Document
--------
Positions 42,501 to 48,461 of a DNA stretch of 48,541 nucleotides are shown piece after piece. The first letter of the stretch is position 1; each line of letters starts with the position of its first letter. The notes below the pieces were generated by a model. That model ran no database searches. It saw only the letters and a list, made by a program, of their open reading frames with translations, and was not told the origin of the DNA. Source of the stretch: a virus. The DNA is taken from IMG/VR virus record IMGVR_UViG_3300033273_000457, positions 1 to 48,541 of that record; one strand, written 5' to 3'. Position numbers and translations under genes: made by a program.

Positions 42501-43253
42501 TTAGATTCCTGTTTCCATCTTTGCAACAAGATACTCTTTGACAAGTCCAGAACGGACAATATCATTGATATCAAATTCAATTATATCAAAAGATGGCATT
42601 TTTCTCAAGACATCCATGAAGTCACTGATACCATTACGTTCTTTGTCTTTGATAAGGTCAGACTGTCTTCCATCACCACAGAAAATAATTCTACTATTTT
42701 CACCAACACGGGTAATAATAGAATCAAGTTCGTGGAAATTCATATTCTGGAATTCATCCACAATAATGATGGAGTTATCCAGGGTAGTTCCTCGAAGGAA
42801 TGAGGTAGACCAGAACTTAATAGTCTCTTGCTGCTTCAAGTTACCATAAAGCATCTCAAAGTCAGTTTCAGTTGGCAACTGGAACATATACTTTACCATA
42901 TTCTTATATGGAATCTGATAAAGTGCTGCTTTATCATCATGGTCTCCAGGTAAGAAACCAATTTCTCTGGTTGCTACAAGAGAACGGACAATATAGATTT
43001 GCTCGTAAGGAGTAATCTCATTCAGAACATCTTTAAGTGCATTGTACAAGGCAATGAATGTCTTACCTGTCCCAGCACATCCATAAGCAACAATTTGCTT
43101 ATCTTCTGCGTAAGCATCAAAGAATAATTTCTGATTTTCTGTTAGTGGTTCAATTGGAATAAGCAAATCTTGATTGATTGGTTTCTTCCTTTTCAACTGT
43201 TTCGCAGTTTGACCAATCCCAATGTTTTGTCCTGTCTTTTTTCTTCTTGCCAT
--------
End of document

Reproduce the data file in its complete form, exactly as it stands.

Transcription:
Positions 42,501 to 48,461 of a DNA stretch of 48,541 nucleotides are shown piece after piece. The first letter of the stretch is position 1; each line of letters starts with the position of its first letter. The notes below the pieces were generated by a model. That model ran no database searches. It saw only the letters and a list, made by a program, of their open reading frames with translations, and was not told the origin of the DNA. Source of the stretch: a virus. The DNA is taken from IMG/VR virus record IMGVR_UViG_3300033273_000457, positions 1 to 48,541 of that record; one strand, written 5' to 3'. Position numbers and translations under genes: made by a program.

Positions 42501-43253
42501 TTAGATTCCTGTTTCCATCTTTGCAACAAGATACTCTTTGACAAGTCCAGAACGGACAATATCATTGATATCAAATTCAATTATATCAAAAGATGGCATT
42601 TTTCTCAAGACATCCATGAAGTCACTGATACCATTACGTTCTTTGTCTTTGATAAGGTCAGACTGTCTTCCATCACCACAGAAAATAATTCTACTATTTT
42701 CACCAACACGGGTAATAATAGAATCAAGTTCGTGGAAATTCATATTCTGGAATTCATCCACAATAATGATGGAGTTATCCAGGGTAGTTCCTCGAAGGAA
42801 TGAGGTAGACCAGAACTTAATAGTCTCTTGCTGCTTCAAGTTACCATAAAGCATCTCAAAGTCAGTTTCAGTTGGCAACTGGAACATATACTTTACCATA
42901 TTCTTATATGGAATCTGATAAAGTGCTGCTTTATCATCATGGTCTCCAGGTAAGAAACCAATTTCTCTGGTTGCTACAAGAGAACGGACAATATAGATTT
43001 GCTCGTAAGGAGTAATCTCATTCAGAACATCTTTAAGTGCATTGTACAAGGCAATGAATGTCTTACCTGTCCCAGCACATCCATAAGCAACAATTTGCTT
43101 ATCTTCTGCGTAAGCATCAAAGAATAATTTCTGATTTTCTGTTAGTGGTTCAATTGGAATAAGCAAATCTTGATTGATTGGTTTCTTCCTTTTCAACTGT
43201 TTCGCAGTTTGACCAATCCCAATGTTTTGTCCTGTCTTTTTTCTTCTTGCCAT